Message from the Principal: Helping Your Child Learn

Note: This was written by our previous principal Mr. Gardner, but it is still good information.

I recently attended a seminar titled the “New Science of Learning” by Dr. Marty Burns. She has a Doctorate degree from Northwestern University and is on its teaching staff. She has published over twenty-five articles on how the brain functions and she is in the process of writing a book on the same subject matter. Her credentials are impressive and the presentation was professional and worthwhile. I gained a great amount of knowledge. As educators, we try to stay abreast of the latest research in many areas. Brian research and how learning occurs has exploded over the last six years. I would like to share with you a few items from the presentation that you may find beneficial for your own children. Please share this information with someone else.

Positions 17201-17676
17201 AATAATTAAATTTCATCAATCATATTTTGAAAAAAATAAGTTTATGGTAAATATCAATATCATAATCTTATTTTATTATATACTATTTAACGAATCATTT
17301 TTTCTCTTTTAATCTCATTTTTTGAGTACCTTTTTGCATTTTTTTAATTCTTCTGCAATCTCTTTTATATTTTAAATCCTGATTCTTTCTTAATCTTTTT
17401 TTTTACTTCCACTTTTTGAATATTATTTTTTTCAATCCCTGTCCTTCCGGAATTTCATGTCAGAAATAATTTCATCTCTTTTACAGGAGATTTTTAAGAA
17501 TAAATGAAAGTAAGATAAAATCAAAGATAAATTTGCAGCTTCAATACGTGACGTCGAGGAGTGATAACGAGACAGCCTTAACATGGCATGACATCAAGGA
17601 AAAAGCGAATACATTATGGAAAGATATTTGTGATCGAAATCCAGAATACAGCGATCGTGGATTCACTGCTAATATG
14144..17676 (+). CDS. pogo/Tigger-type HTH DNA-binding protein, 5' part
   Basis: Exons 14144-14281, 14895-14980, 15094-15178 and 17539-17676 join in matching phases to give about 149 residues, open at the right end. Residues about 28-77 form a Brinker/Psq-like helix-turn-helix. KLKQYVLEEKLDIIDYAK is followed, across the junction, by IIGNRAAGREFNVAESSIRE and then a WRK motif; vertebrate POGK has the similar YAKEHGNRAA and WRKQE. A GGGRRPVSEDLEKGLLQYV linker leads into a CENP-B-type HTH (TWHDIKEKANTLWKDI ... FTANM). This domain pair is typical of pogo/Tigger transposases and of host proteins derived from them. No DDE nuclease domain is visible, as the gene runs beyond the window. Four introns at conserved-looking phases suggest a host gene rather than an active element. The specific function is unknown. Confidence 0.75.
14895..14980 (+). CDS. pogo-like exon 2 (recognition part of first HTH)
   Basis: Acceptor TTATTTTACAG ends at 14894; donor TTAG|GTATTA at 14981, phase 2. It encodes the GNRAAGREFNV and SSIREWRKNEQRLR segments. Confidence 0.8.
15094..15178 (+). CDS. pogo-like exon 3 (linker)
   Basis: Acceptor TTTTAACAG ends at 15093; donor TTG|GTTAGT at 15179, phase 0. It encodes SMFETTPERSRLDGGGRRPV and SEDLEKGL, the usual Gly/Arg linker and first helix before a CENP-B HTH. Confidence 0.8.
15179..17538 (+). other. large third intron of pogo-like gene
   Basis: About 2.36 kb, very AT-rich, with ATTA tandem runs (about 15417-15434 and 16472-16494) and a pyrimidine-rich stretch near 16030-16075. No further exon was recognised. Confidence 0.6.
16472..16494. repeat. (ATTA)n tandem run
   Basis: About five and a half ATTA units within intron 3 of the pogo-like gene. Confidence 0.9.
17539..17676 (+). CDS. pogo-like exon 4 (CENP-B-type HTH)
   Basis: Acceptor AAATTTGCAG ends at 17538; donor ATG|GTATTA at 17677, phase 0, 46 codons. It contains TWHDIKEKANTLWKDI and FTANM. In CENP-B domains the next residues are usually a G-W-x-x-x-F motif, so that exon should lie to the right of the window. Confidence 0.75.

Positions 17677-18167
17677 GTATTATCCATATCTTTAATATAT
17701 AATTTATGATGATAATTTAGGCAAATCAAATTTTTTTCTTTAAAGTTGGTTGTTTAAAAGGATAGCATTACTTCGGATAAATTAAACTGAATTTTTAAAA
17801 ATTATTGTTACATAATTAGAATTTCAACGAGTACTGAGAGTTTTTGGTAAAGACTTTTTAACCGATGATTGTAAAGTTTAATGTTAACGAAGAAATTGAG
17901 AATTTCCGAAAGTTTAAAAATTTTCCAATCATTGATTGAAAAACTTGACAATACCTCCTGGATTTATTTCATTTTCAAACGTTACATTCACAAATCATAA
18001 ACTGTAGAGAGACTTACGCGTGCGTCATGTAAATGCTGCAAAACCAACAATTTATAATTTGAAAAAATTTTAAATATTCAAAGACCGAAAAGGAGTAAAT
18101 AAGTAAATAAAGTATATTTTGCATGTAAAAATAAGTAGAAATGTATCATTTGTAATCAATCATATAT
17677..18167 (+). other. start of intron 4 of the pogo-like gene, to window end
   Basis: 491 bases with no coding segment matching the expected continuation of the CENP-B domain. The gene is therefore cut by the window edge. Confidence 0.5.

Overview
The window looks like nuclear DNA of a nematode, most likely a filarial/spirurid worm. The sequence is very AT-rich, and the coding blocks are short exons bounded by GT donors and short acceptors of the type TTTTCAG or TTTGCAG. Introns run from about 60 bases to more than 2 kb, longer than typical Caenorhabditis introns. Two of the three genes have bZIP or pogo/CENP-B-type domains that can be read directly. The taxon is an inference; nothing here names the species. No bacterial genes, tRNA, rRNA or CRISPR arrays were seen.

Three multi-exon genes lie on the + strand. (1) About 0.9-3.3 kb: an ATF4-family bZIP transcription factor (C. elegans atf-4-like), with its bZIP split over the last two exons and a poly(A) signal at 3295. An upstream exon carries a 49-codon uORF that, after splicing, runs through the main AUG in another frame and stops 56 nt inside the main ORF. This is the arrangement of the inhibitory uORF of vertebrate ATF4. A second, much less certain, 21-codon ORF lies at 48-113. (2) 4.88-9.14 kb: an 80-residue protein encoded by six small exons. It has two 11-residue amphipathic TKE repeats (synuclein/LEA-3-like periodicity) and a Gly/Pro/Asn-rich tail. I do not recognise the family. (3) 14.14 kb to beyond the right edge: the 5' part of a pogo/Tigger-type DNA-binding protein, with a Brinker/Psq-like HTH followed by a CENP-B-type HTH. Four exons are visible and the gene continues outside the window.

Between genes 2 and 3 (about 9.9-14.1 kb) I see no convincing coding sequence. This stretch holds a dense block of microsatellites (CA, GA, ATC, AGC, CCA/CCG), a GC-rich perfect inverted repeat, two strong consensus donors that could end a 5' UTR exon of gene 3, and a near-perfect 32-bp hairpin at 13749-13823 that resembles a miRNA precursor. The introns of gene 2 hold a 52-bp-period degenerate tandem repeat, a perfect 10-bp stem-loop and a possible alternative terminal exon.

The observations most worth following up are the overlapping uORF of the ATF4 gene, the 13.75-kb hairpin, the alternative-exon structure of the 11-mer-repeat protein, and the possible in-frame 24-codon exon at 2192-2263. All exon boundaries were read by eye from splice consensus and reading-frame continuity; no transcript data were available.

It was recommended that children not watch more than two hours of television per day. It appears this is a passive activity that actually may have a negative impact on how the brain formulates information. I would encourage parents to make this a part of their household rules. Another interesting idea concerned the viewing and playing of video games. Although the author stated that there is no evidence that this is harmful, she did state that the brain is plastic in nature in its ability to reshape how information is connected. If a child spends lots of time playing video games, he/she will become very good at playing video games. The same idea applies to other areas of interest. If we expect our children to improve in math, reading, or writing, they should be involved in these activities. Another idea was the importance of developing language for children from the ages of 0 to four years of age. The brain is forming and developing rapidly during these formative years, and the more a child is exposed to language the more likely he/she will find learning to be easier as he/she approaches school. It was suggested that parents read with their children, and that parents should have frequent conversations with their children. Please consider the above ideas and reflect on how you and your children are interacting and what types of activities involve your children.

Mr. Gardner